Jeff Koons’s life-size ceramic statue Michael Jackson and Bubbles.

Metropolitan Museum of Art

An essayist in the online magazine Artnet wrote a piece about blockbuster gallery shows in general, arguing that they are in fact bad, in the long run, for institutions’ bottom lines, no matter how many guests they bring in in short bursts. The audience that comes to the big-budget, poppy blockbusters tends not to come back as regular visitors, claims columnist Tim Schneider, and so the expense simply wastes away budget with no long-term results. His analogy is to a failing marriage in which a husband tries to revive his spouse’s waning interest with ever-more expensive gifts. “It’s couples therapy by game-show prize,” he writes. “Eventually, you’re going to lose.” He went on to quote the CEO of the Metropolitan Museum in New York, Daniel H. Weiss, who wrote in a recent blog post that blockbuster exhibitions “… are not a reliable source of revenue that can be either predicted or accounted for in long-range budgeting.”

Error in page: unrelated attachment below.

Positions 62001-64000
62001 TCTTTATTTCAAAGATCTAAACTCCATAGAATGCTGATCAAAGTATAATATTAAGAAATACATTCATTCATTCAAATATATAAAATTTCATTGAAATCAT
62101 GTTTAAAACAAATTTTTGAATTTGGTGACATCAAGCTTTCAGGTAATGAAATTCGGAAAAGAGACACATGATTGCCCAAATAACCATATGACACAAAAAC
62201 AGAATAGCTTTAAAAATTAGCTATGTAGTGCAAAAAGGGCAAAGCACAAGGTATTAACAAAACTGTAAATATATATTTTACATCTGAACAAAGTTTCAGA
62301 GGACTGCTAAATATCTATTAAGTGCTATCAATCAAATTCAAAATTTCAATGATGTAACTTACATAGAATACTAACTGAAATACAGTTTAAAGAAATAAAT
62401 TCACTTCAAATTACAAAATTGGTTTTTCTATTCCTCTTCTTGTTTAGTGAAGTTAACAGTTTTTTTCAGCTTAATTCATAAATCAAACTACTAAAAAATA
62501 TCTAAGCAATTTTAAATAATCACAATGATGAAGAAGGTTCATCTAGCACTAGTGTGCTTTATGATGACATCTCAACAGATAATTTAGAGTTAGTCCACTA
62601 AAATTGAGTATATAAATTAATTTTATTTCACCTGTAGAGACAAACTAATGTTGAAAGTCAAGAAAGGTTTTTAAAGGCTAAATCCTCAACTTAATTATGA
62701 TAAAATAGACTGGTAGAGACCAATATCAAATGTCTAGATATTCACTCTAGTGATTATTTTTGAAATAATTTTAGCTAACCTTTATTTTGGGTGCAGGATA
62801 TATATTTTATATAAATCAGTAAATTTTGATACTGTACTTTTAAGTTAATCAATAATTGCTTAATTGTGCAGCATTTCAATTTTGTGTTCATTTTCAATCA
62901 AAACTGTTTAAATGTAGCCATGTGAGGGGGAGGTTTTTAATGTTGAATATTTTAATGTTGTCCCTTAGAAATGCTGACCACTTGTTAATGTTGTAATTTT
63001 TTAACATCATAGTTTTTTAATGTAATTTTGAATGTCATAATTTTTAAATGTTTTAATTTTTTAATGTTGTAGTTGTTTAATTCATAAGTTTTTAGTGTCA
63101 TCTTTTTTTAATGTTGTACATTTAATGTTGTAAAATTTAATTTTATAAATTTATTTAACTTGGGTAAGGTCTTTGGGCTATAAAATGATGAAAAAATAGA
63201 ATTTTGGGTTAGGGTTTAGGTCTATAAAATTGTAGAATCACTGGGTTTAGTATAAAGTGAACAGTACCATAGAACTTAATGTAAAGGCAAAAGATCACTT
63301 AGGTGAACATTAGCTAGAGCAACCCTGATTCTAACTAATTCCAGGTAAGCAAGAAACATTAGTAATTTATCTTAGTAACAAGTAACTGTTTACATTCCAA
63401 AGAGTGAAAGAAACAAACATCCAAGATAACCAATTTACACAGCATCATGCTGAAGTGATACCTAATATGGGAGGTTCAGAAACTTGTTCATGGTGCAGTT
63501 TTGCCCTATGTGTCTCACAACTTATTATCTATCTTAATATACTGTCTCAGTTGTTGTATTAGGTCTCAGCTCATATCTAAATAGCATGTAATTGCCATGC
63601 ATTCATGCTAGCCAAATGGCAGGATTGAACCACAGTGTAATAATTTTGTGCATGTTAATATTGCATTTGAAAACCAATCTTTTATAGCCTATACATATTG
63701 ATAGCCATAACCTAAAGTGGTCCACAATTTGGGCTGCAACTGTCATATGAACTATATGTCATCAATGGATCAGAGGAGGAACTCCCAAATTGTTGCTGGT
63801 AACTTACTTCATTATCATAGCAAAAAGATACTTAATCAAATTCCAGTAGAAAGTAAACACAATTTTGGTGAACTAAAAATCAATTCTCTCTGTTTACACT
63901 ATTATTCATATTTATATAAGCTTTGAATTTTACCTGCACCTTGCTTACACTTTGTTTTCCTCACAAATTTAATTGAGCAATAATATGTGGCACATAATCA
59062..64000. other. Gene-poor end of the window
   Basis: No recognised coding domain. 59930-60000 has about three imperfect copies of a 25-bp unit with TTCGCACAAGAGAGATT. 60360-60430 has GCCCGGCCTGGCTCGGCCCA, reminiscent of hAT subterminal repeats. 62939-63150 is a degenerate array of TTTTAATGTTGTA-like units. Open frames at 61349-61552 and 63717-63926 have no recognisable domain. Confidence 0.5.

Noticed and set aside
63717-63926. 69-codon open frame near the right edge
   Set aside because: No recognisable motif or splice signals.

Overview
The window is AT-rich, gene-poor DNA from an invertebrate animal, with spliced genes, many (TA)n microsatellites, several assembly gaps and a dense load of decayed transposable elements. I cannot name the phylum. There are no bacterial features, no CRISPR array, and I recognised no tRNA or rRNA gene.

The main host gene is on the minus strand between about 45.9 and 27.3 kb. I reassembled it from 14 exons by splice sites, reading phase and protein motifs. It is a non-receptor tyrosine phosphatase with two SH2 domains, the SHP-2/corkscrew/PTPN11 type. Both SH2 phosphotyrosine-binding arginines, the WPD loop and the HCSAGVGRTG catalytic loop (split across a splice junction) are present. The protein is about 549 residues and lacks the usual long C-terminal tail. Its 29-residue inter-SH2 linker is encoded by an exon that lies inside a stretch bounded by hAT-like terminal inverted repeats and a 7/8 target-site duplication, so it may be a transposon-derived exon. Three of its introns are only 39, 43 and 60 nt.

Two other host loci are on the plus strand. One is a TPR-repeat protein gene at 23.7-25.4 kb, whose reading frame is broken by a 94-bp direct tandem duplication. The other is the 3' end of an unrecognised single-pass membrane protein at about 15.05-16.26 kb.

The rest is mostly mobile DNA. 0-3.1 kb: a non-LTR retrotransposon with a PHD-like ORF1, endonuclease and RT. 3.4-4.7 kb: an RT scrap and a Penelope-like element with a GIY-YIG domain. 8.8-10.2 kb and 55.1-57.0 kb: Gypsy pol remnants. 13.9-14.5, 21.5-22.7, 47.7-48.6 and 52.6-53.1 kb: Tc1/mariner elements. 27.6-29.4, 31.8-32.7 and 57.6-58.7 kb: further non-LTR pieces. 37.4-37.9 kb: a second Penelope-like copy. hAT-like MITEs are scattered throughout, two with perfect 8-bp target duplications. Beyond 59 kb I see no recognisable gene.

This is vindicating news to the kind of person who works in the arts or who regularly attends galleries. The kind of person who loathes the vast crowds preventing him from seeing the Mona Lisa up close and the current fad of posing for selfies in front of every beautiful tableau. In short, a privileged person. People like that are opposed to blockbuster shows that gather celebrity memorabilia on principle. Those shows are more prurient than scholarly, on the whole, and they suck all the media oxygen away from subtler endeavours. And hey, let’s admit it: They crowd up the gallery with rubes. The only recurrent criticism of the recent Yayoi Kusama show at the Art Gallery of Ontario was honestly that there were too many people there. We would rather keep the galleries deep and quiet.